I believe Josh's best qualities, his compassionate heart and thoughtfulness will serve him well in life. The first time I noticed these qualities was when he was three - we were at the traffic lights when a turtle from a nearby pond was crossing the road behind us and a car rolled over it. Josh cried his eyes out and was inconsolable until we convinced him that the turtle was having a better life in turtle heaven. On his 4th birthday, he requested for a pair of terrapins. At the pet shop, he chose a blind terrapin and another deformed one. Josh insisted on bringing them home 'cos he figured that if we didn't, no one would buy them and he couldn't bear the thought of them languishing in the pet store.  Once, while walking down a street, we stumbled upon a lifeless rat. Josh stopped short , closed his eyes and clasped his wee hands in prayer over the dead rodent! Bless his little heart! And when he was in first grade, he would queue up every single day at the canteen to buy food for his disabled classmate. I see the same compassion in this young man still. Josh actively contributes his time and effort to volunteerism and community services. He teaches kids from war-torn countries at a refugee camp. He intends to volunteer his service at an animal shelter during his coming semester break.

If I could rewind time, which part would I play over and over again? It would most definitely be the stage between toddler and boy. And I would most certainly skip the mid teenage phase!  Shudder!

My perfect moments? When he made me my first Mother's Day gift? The times when he would accompany me everywhere  and didn't think that hanging out with mom wasn't uncool?When he bought me cookie cutters with the prize money he won in the first contest he entered? It's kinda hard to qualify some moments as better than others. Just the other day, I visited his former high school to collect his certificates and the teachers were telling me what a fine young man Josh turned out to be. His school counselor congratulated me for raising him well! That, for me, was my most perfect moment, the culmination of 18 years of parenting.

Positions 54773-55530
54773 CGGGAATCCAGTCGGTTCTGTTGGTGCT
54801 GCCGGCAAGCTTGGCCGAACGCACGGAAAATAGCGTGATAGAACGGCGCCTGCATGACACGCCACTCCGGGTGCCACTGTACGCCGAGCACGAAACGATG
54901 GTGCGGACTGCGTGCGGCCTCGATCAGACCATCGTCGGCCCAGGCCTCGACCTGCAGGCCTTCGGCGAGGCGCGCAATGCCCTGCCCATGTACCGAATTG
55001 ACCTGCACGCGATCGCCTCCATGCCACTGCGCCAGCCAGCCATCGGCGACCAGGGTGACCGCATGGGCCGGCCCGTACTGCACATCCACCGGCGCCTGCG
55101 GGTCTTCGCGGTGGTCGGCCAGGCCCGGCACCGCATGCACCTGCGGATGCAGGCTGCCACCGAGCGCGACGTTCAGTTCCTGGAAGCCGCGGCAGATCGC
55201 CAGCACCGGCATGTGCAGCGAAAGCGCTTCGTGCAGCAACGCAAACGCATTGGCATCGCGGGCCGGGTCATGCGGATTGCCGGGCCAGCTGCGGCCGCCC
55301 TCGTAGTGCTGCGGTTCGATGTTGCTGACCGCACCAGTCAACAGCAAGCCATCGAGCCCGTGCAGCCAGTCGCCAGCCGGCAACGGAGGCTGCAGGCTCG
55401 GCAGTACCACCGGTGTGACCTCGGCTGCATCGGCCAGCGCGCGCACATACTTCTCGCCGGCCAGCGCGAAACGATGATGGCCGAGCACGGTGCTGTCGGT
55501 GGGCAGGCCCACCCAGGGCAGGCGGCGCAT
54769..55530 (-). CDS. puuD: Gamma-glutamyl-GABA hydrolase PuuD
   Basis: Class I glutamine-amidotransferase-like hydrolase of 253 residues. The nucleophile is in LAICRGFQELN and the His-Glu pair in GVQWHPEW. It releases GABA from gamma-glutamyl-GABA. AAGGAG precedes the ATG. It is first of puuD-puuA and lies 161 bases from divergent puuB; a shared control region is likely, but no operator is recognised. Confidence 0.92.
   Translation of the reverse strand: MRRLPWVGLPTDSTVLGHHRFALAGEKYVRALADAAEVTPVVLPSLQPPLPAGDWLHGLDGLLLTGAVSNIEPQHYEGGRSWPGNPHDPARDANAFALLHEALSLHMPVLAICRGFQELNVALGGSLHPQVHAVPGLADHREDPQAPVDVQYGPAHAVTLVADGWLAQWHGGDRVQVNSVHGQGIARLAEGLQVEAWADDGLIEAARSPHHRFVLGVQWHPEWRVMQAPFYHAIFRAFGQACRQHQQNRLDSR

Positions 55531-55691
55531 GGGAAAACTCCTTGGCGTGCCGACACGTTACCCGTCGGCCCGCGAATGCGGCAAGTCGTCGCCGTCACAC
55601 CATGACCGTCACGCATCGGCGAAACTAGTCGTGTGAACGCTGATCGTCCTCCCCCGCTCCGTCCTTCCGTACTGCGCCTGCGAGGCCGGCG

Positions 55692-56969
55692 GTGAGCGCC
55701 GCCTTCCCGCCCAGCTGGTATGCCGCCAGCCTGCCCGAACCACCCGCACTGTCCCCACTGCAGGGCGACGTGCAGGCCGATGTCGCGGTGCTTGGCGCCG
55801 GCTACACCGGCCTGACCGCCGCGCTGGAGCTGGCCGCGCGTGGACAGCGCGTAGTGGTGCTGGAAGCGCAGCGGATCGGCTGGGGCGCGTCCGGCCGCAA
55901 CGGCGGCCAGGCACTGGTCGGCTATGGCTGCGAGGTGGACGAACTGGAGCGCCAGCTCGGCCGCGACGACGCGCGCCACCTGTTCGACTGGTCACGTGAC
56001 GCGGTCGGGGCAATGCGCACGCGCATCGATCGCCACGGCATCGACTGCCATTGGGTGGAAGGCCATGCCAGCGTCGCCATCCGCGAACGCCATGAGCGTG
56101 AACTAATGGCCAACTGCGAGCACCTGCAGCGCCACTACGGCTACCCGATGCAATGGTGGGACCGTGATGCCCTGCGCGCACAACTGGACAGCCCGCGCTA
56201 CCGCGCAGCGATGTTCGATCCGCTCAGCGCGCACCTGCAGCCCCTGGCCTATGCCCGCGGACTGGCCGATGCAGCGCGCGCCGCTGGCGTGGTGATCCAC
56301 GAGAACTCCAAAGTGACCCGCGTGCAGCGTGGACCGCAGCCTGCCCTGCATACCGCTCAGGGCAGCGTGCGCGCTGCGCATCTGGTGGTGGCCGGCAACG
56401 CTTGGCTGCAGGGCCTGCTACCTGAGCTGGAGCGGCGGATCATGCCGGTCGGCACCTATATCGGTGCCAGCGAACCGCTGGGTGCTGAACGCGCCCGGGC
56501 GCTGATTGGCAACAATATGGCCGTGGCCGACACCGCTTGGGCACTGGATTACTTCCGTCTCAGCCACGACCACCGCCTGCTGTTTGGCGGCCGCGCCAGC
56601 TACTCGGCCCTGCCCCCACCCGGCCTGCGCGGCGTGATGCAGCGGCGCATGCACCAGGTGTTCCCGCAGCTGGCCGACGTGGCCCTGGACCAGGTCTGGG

This young man has tested my mettle, grown me in patience and strengths I never thought I had in me. I guess the time has come to cut the apron strings - to let my baby go and grow independently no matter how much it hurts.

Happy 18th Birthday, son!

Thursday, May 28, 2015

Mermaid Tales

Back in 2009, rumours of a mermaid that was washed ashore on a Malaysian island spread like wildfire across the nation. There was even a short video clip of the mermaid lying dead on a beach.

Be warned that the mermaid in the following video doesn't look quite like Ariel. You may find the image disturbing.

Turned out, the purported mermaid was a sculpture by artist Juan Cabana. Quite frankly, I was a little disappointed. I had wanted to believe that mermaids were real and one was discovered at long last.

And why not? The existence of merpeople  really is quite plausible for 2 reasons.

1.  Mermaid tales have existed across all cultures since time immemorial, long before the different cultures interacted with one another. Paintings, poems and sculptures of these amphibious maidens sometimes found in Indian temples are evident that such creatures are more than just a figment of the imagination.
Growing up, my first mermaid tale was the one Grandma used to tell before tucking us to bed. According to Chinese mythology, sailors loved to trap mermaids to sniff out their tails. Simple minded though beautiful, they were easy to snare. Their tails were naturally purple and smelled of happiness but would turn to red and smell of sadness when they were unhappy. Mermaids in Chinese literally translates as 'beautiful human fish'.

2.The ocean covers 71 percent of the Earth's surface and contains 97 percent of the planet's water, yet more than 95 percent of the underwater world remains unexplored. Who really knows what's down there in those bottomless mid-ocean trenches? After all, two new whale species were discovered only in recent years.

If mermaids were real, I believe they aren't the alluring beautiful creatures we grew up imagining and would probably look more like monsters than Ariel. Baby boomers, remember the black and white photograph of a 'reverse mermaid' that made quite a splash circa 1973? I was in fifth grade when a classmate brought the picture to school. The creature in the photo had a fish’s head and the hips and legs of a fully-developed woman. For a very long time, I never knew for sure if the mysterious entity was fake. It did look kinda fishy! It was only until recently that I googled and learned the reverse mermaid was indeed a hoax that originated in or around Yemen during the early 1970s.  The story behind the hoax until today is still undisclosed.
image credit - http://karlshuker.blogspot.com/2011/03/rene-magritte-and-reverse-mermaid-very.html
I believe or rather I choose to believe that mermaids along with dragons, unicorns, werewolves, vampires, fairies.... exist simply because they represent the unknown, the mystical, the supernatural. Maybe they are not what we have in mind but they are definitely out there, elusive, lurking in the twilight place between land and sea.